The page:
I walk through the checkpoint complex in the wall separating my home on the outskirts of Jerusalem from Bethlehem. Among all the “vendors” shouting out their destinations, I find a service (pronounced: serveece), going to Hebron. I climb in and take a seat next to a Hajji (a term of respect for an older Palestinian woman.)
The experience of using this shared van form of public transportation in Palestine is unique and difficult to describe. If you happen to be the last passenger, it departs within seconds of your arrival. However, if you happen to be passenger number one, you could wait 30 minutes to an hour for all seven seats to fill. While some journeys are taken in relative silence, this is not generally the case. There is often news or music blaring from the radio ~ some engage in animated discussion, some eat, some smoke, some are on their cell phones, some visit with those next to them or in front of them ~ people are getting off and on at various “stops” ~ fares are passed forward and change passed backwards ~ it becomes a mini community on wheels.
On this particular morning, I am the next to the last passenger to board. We wait five minutes. The last seat fills and we are off. Traffic travelling south out of Bethlehem city is especially slow this morning. About ten minutes after our departure, our driver is stopped by the Palestinian police and asked to exit the van. A few minutes pass and passengers begin checking their watches, anxiety mounting as they anticipate being late for work or school. Some disembark and unsuccessfully try to hail other modes of transportation. The Hajji next to me gets off, saying, “Eat,” and proceeds to enter the closest restaurant. After about 10-12 minutes, the unhappy driver climbs back into the van with a piece of paper, which I assume is a ticket for something. But the Hajji is now missing. The man in the front seat approaches the restaurant yelling, “Hajji, Hajji.” Soon she emerges with her little bag of food and climbs back into the waiting van of frustrated passengers.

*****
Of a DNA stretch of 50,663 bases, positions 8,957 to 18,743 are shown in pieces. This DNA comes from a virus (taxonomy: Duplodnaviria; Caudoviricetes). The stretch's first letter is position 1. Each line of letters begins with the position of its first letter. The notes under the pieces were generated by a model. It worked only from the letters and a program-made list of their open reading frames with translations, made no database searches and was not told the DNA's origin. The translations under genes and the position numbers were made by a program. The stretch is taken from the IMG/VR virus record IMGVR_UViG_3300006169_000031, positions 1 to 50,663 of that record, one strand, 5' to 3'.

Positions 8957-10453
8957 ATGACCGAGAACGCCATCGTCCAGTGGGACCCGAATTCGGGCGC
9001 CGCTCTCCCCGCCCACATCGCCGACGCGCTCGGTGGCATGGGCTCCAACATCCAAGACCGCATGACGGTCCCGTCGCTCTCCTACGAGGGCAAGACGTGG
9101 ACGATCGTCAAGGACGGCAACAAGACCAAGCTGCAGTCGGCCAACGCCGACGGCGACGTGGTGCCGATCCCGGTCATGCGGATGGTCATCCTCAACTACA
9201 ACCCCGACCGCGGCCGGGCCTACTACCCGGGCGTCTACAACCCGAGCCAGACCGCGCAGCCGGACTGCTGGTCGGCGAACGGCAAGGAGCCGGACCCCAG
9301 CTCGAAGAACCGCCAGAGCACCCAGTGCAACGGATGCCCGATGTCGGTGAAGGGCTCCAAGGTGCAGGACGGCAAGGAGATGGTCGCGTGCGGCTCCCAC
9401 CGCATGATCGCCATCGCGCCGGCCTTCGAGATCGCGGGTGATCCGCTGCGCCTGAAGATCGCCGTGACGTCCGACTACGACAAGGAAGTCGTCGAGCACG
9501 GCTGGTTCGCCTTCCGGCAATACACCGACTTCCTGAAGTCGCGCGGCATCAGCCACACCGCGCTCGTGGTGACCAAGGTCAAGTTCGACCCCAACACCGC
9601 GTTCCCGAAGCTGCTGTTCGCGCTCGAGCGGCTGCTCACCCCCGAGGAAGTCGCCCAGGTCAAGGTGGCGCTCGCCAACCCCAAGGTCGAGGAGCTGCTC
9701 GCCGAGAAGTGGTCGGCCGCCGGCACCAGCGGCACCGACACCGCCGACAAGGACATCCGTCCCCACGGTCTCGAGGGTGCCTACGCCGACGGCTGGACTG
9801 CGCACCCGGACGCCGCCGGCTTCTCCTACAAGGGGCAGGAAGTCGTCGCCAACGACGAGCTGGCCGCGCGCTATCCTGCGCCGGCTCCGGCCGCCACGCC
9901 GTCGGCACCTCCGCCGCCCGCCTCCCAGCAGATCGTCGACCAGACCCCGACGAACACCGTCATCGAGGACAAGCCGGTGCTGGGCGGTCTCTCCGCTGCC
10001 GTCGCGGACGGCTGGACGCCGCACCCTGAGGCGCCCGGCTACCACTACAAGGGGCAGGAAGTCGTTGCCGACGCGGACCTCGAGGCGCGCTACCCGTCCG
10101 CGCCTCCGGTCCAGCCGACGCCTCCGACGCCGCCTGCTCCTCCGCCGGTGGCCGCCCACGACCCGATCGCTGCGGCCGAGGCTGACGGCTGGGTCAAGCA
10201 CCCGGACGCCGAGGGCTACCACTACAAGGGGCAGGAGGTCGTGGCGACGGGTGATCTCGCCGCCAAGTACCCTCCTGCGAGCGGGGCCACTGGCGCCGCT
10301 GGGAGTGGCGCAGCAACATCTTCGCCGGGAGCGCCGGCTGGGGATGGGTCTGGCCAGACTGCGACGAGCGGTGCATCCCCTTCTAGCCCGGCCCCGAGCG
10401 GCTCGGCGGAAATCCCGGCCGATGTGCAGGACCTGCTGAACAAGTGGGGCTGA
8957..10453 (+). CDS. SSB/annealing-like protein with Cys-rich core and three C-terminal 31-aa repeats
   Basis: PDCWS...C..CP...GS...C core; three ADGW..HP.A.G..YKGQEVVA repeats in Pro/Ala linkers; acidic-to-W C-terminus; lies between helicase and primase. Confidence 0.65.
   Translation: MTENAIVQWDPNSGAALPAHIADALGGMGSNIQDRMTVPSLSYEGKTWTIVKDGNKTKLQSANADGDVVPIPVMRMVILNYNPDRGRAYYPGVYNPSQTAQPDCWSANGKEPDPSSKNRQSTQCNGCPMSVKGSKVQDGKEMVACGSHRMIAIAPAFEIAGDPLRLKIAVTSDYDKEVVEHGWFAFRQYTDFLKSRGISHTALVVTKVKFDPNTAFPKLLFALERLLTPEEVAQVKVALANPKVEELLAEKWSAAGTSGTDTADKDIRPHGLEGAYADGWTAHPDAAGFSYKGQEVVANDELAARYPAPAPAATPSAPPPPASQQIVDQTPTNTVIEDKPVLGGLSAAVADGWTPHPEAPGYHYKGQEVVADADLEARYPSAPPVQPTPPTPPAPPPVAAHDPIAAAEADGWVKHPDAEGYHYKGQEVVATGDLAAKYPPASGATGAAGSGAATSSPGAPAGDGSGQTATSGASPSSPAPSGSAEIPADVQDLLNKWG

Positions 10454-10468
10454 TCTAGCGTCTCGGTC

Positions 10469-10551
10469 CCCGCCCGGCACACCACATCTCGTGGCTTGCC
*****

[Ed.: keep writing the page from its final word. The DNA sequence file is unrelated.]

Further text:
We are off again. Some 10 minutes later, the Hajji pulls her shawarma sandwich from her little bag and offers me the first bite. I decline gracefully (I hope) and point to my own bag, indicating that I too have a sandwich. She smiles, nods and takes a bite. I retrieve my sandwich from my bag and do the same. As we eat, we share conversation ~ a bit of English on her part, very little Arabic on my part, and lots of hand gestures. Before long she is writing her name in my little notebook and inviting me to her home, which it turns out is in the neighborhood next to mine.
The time has passed quickly and the van has reached the small village which is her destination. With a big smile and a pat on my knee, she wraps the remainder of her sandwich, gathers up her various bags and is gone ~ her final words are: “You come to my home.” As I finish my sandwich, I reflect on the richness of my morning experience with the Hajji ~ A complete stranger offers me the first bite of her sandwich and invites me to her home ~ I wonder if this would ever happen in our western insular society ~ I ponder the real meaning of what it is to welcome the stranger.